Again, the above is only the barest possible sketch of this history. But we now need to swing centuries forward into the present, and ask the question: why might whites today still feel animus against foreigners and non-whites? Of course, part of the answer is historical–the culture that was invented in the 17th century very much continues today, despite major victories by people of color in their struggles for recognition, independence, and equality. But the modern global economy provides a new form of the same basic set of labor relations that underpinned white supremacism in the 17th century. Although throughout most of the world, slavery is of course illegal, the economic gains that land- and business-owners can realize through maintaining labor mobility are still massive. If English planters needed hundreds of thousands and then millions of laborers to make cash crops from the American South profitable, likewise today, corporations need to find the cheapest possible source of labor to maximize profits. And maintaining the ability of workers to move freely is part-and-parcel of the modern system for achieving this.
This is for two main reasons: first, labor and wage laws differ massively between different nations. Where wages, benefits, and labor standards are higher, of course, the price of labor will be higher, and so goods will be more expensive. Of course, from the workers’ point of view, so long as the gains in wages and benefits outstrip this increase in cost, this is completely worth it (thus it is crucial to distinguish between real and nominal wages). But for Capital, if a product or service can be produced by labor outside of that nation, but then sold back in that market where the prices reflect the generally higher cost of labor, then the marginal profit rate will skyrocket.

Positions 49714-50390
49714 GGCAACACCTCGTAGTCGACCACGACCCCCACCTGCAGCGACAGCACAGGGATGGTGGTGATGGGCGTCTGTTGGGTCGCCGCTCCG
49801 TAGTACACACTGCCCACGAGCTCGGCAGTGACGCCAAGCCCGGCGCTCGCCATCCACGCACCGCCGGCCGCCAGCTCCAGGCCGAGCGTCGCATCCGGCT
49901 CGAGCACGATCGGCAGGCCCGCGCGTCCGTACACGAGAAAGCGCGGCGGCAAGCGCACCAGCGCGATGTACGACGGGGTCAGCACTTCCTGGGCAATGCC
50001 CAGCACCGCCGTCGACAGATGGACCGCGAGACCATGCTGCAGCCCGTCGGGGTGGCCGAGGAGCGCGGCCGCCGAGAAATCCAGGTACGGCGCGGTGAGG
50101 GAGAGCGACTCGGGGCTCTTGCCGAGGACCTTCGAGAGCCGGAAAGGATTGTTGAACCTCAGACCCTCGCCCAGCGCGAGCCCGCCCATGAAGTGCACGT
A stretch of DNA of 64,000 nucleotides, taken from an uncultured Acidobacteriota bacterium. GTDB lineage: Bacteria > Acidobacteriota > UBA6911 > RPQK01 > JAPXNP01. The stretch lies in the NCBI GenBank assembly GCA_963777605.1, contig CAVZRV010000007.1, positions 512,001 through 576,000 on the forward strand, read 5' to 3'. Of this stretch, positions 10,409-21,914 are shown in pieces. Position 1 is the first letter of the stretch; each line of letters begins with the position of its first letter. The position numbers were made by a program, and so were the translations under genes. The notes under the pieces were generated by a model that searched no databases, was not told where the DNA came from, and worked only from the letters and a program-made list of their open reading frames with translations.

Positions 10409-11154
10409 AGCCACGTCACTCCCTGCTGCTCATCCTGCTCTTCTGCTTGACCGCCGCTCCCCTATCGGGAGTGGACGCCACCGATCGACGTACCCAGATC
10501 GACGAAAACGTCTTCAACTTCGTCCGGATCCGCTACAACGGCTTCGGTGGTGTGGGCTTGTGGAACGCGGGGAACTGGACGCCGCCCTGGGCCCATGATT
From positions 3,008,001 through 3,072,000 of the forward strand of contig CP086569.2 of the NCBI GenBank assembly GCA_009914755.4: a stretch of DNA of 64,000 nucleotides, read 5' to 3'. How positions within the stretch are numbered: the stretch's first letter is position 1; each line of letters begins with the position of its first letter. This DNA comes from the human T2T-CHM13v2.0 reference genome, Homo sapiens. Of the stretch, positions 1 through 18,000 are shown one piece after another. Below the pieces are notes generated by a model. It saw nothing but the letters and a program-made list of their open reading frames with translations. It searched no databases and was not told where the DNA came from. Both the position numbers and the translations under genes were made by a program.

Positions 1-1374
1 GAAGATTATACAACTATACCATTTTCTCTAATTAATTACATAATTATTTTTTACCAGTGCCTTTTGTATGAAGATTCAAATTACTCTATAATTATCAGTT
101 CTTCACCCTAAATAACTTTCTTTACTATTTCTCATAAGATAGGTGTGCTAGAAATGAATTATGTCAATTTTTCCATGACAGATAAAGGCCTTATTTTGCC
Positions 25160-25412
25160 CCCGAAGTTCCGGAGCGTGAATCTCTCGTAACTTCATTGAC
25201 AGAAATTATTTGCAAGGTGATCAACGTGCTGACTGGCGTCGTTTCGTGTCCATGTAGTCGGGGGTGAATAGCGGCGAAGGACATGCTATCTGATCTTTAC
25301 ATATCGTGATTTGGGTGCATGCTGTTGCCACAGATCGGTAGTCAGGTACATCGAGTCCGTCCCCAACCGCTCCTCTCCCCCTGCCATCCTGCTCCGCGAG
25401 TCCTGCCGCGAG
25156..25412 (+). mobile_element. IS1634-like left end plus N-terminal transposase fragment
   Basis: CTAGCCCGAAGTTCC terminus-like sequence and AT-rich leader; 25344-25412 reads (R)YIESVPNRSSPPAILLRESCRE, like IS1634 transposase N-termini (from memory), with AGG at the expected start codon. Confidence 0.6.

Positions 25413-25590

This is the reasoning behind outsourcing, of course, and most people recognize that this is happening, and most, even those who defend global neoliberalism, will generally admit that it has downsides. But contemporary labor relations are more complex still. To see how, I think we need a specific example: NAFTA.
The North American Free Trade Agreement went into effect in 1994. It eliminated tariffs, quotas, and other restrictions of trade between the US, Canada, and Mexico. In theory, of course, “free trade” should mean that the country which is most efficient and effective at producing each kind of good should produce that good and then trade it for other goods which it is not efficient or effective at producing. This is just boilerplate Ricardo. And, actually, this is more or less true. Trade certainly isn’t a bad thing in and of itself.
But NAFTA didn’t actually institute truly free trade. For one thing, there was no way to ensure equal labor protections between workers in each country, which of course meant that business was going to flock to wherever labor was cheapest–that is, where labor was treated the worst. But NAFTA also did not address the issue of subsidies, and it it this issue, which perhaps seems equal parts arcane and boring, that we really need to pay attention to.